This morning I’m on my way to a 10-day Road Scholar birding trip in Costa Rica. I’m sure to see many Life Birds as well as the National Bird, the clay-colored thrush.
I’ve never been to Costa Rica but I’ve heard great things about it. Located in Central America directly south of Ohio, Costa Rica is about the size of West Virginia with a population of 4.8 million people. It’s an eco-tourism destination famous for friendly people, good food, and its many national parks and nature preserves.
Costa Rica has a lot of birds! My Costa Rican field guide lists 903 species including 54 hummingbirds and 79 flycatchers. Some are endemic to the tropics while others, like the ruby-throated hummingbird, only spend the winter there.
The large number of birds is directly related to the country’s diverse habitats. From the mountains to the sea, an elevation change of over 12,000 feet provides a wide range of climate zones. There are temperate dry uplands and tropical rainforests where the national flower, the Guaria Morada orchid (Guarianthe skinneri), grows.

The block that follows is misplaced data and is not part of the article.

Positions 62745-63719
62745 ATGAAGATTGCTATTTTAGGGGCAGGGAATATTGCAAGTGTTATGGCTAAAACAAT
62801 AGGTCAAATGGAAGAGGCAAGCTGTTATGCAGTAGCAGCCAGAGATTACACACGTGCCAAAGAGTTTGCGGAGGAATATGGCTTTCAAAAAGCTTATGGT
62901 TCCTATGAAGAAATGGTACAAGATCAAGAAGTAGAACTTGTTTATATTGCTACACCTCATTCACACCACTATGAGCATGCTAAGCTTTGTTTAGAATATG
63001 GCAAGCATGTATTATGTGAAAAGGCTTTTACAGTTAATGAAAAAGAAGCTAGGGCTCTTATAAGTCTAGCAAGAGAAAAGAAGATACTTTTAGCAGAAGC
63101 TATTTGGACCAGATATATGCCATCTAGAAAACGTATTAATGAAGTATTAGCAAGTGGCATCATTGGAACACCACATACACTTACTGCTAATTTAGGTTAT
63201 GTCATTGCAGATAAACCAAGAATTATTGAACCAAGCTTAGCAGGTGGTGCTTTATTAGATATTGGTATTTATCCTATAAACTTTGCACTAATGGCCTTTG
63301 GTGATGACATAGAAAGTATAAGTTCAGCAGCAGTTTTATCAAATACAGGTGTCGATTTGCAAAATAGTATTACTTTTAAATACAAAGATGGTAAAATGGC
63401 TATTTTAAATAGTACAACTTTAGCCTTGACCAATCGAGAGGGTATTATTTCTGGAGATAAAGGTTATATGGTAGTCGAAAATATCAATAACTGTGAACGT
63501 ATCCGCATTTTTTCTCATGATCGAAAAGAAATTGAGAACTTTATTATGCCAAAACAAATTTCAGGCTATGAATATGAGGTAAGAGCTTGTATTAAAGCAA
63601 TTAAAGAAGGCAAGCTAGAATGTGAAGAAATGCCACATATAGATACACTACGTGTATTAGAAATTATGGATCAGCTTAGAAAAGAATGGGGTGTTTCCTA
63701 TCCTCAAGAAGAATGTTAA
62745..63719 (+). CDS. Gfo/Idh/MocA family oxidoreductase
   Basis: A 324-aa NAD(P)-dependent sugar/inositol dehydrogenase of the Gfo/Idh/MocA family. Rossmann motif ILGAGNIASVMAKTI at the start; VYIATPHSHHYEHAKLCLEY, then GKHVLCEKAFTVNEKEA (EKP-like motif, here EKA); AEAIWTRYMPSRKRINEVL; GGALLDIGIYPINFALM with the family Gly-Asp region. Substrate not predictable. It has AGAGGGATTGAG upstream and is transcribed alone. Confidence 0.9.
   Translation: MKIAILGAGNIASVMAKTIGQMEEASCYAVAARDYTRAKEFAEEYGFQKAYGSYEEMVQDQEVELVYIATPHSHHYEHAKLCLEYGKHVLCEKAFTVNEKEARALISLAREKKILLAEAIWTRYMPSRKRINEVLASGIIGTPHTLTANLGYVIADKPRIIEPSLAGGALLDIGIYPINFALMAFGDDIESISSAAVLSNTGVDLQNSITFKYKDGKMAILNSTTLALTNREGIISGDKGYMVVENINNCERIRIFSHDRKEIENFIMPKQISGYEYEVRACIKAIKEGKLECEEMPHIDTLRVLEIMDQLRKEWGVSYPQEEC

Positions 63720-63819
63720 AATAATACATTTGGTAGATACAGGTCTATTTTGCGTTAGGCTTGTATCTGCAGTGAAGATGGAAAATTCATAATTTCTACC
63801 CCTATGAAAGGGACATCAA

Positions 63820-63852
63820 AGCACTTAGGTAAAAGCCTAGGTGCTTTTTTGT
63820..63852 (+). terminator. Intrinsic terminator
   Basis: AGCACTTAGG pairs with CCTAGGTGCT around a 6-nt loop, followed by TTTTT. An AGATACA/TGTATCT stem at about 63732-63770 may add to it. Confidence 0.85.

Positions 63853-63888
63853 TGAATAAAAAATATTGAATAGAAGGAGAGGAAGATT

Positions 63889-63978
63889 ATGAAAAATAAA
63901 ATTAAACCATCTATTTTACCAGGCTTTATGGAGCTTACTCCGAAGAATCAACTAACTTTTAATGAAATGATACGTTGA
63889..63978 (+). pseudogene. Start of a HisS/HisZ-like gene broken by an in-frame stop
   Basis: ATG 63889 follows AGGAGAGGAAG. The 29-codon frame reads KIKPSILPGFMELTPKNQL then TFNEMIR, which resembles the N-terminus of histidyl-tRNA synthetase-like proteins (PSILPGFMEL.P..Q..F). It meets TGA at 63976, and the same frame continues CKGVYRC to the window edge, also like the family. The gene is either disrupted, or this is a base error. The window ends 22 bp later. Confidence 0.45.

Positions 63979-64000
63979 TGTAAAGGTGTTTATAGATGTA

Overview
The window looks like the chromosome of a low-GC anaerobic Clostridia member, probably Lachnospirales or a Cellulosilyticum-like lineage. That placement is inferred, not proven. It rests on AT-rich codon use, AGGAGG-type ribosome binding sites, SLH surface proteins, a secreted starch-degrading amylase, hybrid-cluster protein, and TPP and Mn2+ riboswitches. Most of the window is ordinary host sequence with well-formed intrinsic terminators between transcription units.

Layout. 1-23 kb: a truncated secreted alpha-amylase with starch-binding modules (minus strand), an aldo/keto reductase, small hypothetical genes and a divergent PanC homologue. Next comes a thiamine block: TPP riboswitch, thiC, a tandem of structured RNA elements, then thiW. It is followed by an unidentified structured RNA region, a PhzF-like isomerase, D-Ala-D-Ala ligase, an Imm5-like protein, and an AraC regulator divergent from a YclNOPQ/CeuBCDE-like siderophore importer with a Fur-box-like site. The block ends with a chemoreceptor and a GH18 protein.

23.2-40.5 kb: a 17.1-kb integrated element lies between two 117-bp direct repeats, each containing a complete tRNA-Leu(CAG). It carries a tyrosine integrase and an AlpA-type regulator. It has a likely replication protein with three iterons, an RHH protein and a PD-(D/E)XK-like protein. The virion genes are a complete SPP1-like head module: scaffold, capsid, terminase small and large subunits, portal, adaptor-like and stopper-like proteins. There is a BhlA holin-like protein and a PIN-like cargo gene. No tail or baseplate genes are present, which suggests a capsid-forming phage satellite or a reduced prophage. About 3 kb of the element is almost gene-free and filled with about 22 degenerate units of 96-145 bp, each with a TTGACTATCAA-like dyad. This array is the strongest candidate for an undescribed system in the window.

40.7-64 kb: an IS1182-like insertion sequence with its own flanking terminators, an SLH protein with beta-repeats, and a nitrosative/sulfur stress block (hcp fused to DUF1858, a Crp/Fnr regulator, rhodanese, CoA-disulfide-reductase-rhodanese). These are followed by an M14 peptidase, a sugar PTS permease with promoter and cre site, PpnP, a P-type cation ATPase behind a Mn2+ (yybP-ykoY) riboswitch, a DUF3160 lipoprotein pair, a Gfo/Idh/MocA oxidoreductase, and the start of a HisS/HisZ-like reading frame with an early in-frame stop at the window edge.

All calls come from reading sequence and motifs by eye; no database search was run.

If you’ve been to Costa Rica you’ll be curious about my route so I’ve drawn it in green on the map below. We’ll be traveling counterclockwise from San Jose to sea level at the Pacific, then over the mountains to the 7,000-ft home of the quetzal.
I know that Internet access will be unpredictable so I’ve written all 10 days of blog posts in advance. My husband Rick (who’s too near-sighted to go birding) is holding down the fort at home while my friend Donna Memon posts the blogs to Facebook and Twitter, moderates your comments, and responds to questions.
For now, I’m (mostly) off the grid. I’ll “see” you when I return to my computer on Tuesday morning, February 7.
(photo and maps from Wikimedia Commons. Click on the images to see the originals.)
Day 1: Fly to San José, transfer to Alajuela